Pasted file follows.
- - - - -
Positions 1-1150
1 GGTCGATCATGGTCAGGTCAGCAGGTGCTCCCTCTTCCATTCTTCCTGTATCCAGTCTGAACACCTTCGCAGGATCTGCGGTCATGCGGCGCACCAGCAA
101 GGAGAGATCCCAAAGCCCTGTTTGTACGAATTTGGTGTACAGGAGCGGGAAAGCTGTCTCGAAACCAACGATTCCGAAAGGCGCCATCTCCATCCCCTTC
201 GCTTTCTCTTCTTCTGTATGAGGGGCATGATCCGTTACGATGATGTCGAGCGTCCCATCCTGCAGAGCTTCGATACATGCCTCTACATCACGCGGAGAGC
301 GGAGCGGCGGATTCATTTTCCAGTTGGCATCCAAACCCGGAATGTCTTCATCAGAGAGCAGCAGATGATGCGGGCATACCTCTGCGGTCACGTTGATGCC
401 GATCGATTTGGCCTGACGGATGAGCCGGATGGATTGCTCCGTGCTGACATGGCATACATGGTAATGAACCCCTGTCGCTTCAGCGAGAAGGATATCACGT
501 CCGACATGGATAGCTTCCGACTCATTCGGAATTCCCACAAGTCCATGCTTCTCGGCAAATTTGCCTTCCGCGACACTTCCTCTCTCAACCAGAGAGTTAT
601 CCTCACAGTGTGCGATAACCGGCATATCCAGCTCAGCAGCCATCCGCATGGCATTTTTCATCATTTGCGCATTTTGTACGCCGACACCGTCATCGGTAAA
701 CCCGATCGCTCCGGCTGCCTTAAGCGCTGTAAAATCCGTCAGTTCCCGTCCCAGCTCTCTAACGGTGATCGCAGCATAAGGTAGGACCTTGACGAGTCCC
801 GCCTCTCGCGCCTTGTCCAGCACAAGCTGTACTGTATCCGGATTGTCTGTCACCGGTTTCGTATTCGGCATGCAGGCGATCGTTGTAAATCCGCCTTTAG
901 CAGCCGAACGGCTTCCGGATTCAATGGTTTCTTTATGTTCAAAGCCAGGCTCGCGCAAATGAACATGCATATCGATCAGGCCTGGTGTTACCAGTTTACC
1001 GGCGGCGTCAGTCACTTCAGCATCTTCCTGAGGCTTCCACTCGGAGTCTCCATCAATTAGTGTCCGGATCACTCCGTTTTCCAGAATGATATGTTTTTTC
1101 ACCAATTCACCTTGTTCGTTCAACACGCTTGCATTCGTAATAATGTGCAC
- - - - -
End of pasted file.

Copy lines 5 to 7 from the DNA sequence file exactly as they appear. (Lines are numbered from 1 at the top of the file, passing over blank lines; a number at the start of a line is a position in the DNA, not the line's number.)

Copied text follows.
301 GGAGCGGCGGATTCATTTTCCAGTTGGCATCCAAACCCGGAATGTCTTCATCAGAGAGCAGCAGATGATGCGGGCATACCTCTGCGGTCACGTTGATGCC
401 GATCGATTTGGCCTGACGGATGAGCCGGATGGATTGCTCCGTGCTGACATGGCATACATGGTAATGAACCCCTGTCGCTTCAGCGAGAAGGATATCACGT
501 CCGACATGGATAGCTTCCGACTCATTCGGAATTCCCACAAGTCCATGCTTCTCGGCAAATTTGCCTTCCGCGACACTTCCTCTCTCAACCAGAGAGTTAT